Let Liberal MLAs
express their views

Paul Willcocks, Times Colonist, June 18, 2010

One of the scariest and saddest revelations in the wake of the Blair Lekstrom resignation is that Liberal MLAs were told the harmonized sales tax was coming two days before the public.

They weren’t asked their opinions. The decision was already made.

They were told the HST was coming, it was the right thing to do and their job was to defend it.

OK, the Liberal MLAs could have spoken up. But they were told about the new tax last July 21, barely two months after the provincial election. And 18 of the 46 MLAs had just been elected a few months earlier and were still feeling their way.

Premier Gordon Campbell told caucus it was a done deal and the new tax would be announced two days later. Resistance would seem both futile and likely to bring reprisals.

It’s insulting — for voters and for the Liberal MLAs. These are elected representatives from all around the province. They have diverse backgrounds and a lot of experience and achievements. The voters respect them. The theory is that they represent the views of their constituents as the government sets policy.

And as well as being insulting, it’s dumb.

James Surowiecki writes a column on business and finance for The New Yorker. He also wrote The Wisdom of Crowds, a fascinating book with the central thesis that the best decisions are reached when people with diverse backgrounds, skills and perspectives are brought together to solve a problem.

Surowiecki cites examples. A lot of very bright NASA people, he notes, were monitoring the space shuttle Columbia after it was damaged on takeoff in 2003. They decided it could return safely; it burned up on re-entry, killing seven people.

While they were smart, they were also all engineers with similar perspectives, educations and experience. There was no one to bring a different perspective.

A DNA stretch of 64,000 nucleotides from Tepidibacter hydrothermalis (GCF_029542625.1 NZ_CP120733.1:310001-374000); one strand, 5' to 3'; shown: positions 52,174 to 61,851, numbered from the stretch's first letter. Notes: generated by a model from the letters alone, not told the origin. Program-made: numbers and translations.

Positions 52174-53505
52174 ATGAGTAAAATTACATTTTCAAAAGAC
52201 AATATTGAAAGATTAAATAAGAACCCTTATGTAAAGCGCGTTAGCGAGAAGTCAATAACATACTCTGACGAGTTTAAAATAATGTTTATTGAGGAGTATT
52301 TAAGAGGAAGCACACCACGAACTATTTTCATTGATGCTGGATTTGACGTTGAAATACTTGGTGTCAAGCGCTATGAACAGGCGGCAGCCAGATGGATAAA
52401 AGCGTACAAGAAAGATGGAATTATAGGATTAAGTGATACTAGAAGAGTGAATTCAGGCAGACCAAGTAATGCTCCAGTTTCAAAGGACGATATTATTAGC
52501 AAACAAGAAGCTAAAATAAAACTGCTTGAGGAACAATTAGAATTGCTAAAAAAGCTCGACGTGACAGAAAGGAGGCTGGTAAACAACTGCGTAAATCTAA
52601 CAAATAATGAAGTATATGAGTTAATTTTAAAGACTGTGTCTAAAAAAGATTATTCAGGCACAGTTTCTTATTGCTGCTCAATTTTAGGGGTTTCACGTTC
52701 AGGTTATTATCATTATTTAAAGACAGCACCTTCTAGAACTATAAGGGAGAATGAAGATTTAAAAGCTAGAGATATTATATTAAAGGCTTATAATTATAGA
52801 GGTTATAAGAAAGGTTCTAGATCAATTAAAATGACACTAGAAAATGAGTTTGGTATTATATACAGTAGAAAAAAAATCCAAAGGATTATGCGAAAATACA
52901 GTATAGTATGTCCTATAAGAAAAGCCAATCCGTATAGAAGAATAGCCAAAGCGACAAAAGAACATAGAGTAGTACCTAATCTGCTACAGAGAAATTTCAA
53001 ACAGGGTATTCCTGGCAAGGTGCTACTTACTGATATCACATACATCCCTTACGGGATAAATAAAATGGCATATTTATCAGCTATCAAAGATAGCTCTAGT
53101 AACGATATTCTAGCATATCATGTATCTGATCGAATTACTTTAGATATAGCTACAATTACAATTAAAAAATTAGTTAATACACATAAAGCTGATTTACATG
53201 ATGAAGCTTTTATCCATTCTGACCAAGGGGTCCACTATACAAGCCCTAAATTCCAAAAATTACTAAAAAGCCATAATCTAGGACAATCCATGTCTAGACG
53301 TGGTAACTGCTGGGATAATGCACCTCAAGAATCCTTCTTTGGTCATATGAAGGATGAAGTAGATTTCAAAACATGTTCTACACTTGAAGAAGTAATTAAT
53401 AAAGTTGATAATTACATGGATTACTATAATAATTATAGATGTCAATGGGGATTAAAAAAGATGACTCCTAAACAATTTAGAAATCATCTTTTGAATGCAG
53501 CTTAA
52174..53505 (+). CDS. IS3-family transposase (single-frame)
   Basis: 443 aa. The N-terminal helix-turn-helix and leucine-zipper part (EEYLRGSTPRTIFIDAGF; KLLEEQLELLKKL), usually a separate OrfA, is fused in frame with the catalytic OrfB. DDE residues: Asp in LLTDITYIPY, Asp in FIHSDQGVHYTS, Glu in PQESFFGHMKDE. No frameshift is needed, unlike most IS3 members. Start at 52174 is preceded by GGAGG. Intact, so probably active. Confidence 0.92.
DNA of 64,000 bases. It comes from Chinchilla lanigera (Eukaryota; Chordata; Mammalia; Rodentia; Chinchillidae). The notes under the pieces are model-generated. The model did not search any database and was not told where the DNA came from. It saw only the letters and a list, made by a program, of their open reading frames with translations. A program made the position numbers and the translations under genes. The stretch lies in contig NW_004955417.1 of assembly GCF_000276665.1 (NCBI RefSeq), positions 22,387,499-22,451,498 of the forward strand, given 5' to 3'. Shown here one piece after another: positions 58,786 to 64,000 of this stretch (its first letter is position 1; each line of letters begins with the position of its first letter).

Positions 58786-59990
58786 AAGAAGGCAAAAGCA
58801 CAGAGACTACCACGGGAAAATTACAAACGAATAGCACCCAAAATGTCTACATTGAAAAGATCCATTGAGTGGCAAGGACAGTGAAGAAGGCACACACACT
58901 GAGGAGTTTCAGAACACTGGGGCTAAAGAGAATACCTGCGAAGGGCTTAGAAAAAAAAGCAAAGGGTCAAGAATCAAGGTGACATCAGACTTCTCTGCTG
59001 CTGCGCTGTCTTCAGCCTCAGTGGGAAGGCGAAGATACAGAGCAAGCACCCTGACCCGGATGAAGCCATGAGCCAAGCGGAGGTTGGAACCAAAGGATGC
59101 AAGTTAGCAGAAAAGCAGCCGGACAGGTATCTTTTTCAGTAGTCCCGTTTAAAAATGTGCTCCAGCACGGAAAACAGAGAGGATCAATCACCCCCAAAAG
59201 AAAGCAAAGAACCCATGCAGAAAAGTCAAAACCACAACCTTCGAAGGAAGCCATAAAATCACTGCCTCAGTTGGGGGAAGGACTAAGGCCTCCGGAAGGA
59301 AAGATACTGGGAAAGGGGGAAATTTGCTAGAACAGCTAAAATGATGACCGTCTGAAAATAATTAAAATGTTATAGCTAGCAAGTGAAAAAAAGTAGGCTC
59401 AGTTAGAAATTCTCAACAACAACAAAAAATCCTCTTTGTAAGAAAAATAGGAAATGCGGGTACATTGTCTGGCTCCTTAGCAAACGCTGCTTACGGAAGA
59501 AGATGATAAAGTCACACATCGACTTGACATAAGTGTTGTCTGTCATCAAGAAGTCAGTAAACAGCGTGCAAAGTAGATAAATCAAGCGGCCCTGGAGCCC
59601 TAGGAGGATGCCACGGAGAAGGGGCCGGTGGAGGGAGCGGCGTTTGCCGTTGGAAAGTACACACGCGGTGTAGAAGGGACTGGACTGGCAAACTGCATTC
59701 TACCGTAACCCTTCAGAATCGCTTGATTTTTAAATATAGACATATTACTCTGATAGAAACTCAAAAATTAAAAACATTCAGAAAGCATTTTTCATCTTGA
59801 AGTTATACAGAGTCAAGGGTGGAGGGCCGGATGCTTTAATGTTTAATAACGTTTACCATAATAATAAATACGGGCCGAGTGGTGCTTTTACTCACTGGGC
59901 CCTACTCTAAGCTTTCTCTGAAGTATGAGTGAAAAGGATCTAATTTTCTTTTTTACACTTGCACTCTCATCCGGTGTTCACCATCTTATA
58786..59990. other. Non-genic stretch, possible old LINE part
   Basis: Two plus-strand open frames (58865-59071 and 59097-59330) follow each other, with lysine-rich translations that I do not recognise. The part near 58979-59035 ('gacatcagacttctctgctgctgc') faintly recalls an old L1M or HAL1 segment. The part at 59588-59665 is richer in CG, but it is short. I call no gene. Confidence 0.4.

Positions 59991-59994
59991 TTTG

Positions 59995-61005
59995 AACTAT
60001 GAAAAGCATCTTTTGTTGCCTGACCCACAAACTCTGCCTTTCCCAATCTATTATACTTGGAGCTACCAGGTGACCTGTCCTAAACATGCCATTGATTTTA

Surowiecki also looks at the TV show Who Wants to be a Millionaire. Contestants have to answer questions to win money. They have the chance, if they are uncertain, to call an expert — the most knowledgeable person they knew.

And they could poll the audience, a random group of American game-show fans, and go with their choice of the right answer.

Who has proven to be the best bet — the smartest person the contestants knew or a bunch of TV fans?

You can guess the answer. The expert offered the right answer in 65 per cent of questions. The studio audience picked the right answer 91 per cent of the time.

Many people together, with different skills and insights and perspectives, reach the best decisions. (If the process allows them to express those views and encourages discussion and debate, that is.)

That’s how our government is supposed to work. Elected representatives — MLAs or MPs — debate policy and make the decisions. (Though once they are made, MLAs are expected to support the party position.) Historically, they decided who should be premier or prime minister.

But the HST disaster shows how far we have moved from that traditional model of representative democracy.

The decision was made by a handful of people, who were as much, or more, alike as the NASA engineers.

They deferred to the premier. He had spent nine years surrounded by people telling him how smart he was, which does not encourage critical thinking.

The result was disastrous. The tax, which shifts $1.9 billion in taxes from business to families and individuals, might make economic sense.

But it has enraged the public. If Liberal MLAs had been given a real, meaningful chance to talk about the tax, instead of being treated like sheep, the government might not be in such a mess.

The bigger question is why this happens. The people in ridings send their representatives off to Victoria or Ottawa with great hopes.

And they fall silent in the face of party discipline. They don’t say that we need a real chance to think about, research and discuss this tax shift.

We all lose when our representatives are reduced to irrelevancy.

Footnote: The B.C. Rail corruption trial is providing an interesting perspective on all this. It appears Campbell sent memos to ensure ministers mentioned his “strong leadership” when they made speeches. Orders to laud the boss don’t encourage full and frank debate of his ideas.


[BC Liberal cabinet ministers often don’t know about upcoming policy changes, on which their senior staff work directly with Campbell. More...

Finance Minister Colin Hansen might not have known that his own deputy minister and senior staff were planning the HST with Campbell before the May 2009 provincial election. More...]